Imprisoned for crimes she absolutely committed, Astrologer Jan Du plots her escape, determined to save the world from the Horrible Demonic Armies... oh who am I kidding, it's Jan. She mostly just wants a decent sandwich before her just and well deserved execution. So join her now as she battles drunken wyverns, vegetarian demons, and the worst threat of all: the 16th-century legal system.

Another historic fantasy that came out in June is A Matter of Blood (The Unlikely Adventures of Mortensen & Spurlock Book 2)by Lucy True (aka Jea Hawkins) from Persephone Press. The first book in the series came out just a month earlier, so this may be something in the way of a serial?

It takes little effort to save the world from power-obsessed madmen when you’ve been doing it for years. For once, however, it’s not an artifact hunt that has Alice Mortensen vexed. It’s her beloved Nora’s mother, Lady Spurlock. With their dissimilar Aetheric natures called into question, Alice and Nora undertake a journey halfway around the world for answers. Whether by railway, steamer, or airship, Alice and Nora will not rest until they can allay Lady Spurlock’s concerns about their union. Nor will they realize the unimaginable discovery or danger to which their inquiries will lead until a chance meeting leads to a long overdue reunion… All our heroines want is a happy ending, but will they encounter too much danger—and not enough cake—to save the day in the finale to their unlikely adventures?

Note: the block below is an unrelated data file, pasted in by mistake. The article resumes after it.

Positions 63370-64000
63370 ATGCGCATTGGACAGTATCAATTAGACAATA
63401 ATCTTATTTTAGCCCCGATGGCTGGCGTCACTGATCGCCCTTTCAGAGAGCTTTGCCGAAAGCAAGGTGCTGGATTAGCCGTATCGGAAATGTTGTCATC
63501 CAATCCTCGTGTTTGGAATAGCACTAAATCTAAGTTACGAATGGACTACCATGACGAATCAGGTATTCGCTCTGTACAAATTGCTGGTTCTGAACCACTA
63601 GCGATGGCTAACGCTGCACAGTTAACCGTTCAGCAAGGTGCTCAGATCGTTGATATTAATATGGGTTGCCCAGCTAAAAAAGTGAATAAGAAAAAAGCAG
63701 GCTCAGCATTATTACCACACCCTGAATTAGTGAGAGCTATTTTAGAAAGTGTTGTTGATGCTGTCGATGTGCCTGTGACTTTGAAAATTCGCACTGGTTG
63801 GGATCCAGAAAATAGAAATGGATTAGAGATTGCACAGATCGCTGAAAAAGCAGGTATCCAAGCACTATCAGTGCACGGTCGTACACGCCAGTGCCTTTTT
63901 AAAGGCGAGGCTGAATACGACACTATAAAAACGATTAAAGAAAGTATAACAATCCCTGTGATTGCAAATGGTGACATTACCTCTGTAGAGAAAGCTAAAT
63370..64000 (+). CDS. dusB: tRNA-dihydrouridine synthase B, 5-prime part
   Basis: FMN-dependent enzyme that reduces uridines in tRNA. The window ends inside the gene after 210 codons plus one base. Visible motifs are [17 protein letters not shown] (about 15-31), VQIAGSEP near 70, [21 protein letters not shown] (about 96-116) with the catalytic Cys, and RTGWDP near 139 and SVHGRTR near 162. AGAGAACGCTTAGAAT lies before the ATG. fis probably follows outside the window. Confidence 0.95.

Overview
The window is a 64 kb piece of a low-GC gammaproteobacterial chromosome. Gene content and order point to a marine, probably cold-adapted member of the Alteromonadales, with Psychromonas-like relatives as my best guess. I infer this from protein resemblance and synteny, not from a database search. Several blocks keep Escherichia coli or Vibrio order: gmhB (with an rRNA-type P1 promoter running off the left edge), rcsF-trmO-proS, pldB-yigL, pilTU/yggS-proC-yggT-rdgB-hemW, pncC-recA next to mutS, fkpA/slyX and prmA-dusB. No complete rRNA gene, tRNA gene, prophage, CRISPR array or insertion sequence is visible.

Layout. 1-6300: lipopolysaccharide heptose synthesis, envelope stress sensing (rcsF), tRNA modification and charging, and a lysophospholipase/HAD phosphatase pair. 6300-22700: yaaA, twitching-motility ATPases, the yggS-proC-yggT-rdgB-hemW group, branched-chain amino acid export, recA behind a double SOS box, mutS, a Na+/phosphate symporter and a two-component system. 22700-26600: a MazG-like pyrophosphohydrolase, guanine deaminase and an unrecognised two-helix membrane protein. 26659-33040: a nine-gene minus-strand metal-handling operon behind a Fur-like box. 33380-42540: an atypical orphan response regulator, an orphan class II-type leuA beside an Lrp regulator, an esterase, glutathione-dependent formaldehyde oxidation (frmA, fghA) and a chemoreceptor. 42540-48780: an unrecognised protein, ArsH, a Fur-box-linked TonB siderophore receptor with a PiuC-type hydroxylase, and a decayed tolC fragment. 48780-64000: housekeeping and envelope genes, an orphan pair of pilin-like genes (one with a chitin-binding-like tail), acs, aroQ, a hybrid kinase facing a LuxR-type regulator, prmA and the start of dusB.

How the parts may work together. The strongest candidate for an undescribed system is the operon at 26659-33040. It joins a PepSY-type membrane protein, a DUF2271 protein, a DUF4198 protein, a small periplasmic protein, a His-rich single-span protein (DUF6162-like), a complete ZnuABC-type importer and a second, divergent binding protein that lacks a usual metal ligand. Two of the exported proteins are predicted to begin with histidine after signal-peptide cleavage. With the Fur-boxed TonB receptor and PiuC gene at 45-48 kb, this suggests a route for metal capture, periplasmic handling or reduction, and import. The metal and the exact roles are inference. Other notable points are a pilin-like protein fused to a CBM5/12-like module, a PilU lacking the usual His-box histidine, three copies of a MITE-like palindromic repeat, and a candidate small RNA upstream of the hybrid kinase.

I found three July releases, all of them from mainstream publishers.

Girl, Serpent, Thornby Melissa Bashardoust from Hodder & Stoughton is based on Persian legends. Trust me when I tell you that the cover copy gives you entirely the wrong impression of where the romantic relationships go in this book.

There was and there was not, as all stories begin, a princess cursed to be poisonous to the touch. But for Soraya, who has lived her life hidden away, apart from her family, safe only in her gardens, it’s not just a story. As the day of her twin brother’s wedding approaches, Soraya must decide if she’s willing to step outside of the shadows for the first time. Below in the dungeon is a demon who holds knowledge that she craves, the answer to her freedom. And above is a young man who isn’t afraid of her, whose eyes linger not with fear, but with an understanding of who she is beneath the poison. Soraya thought she knew her place in the world, but when her choices lead to consequences she never imagined, she begins to question who she is and who she is becoming...human or demon. Princess or monster.

The Care and Feeding of Waspish Widows (Feminine Pursuits 2)from Harper Collins is the follow-on to Olivia Waite’s immensely popular The Lady’s Guide to Celestial Mechanics.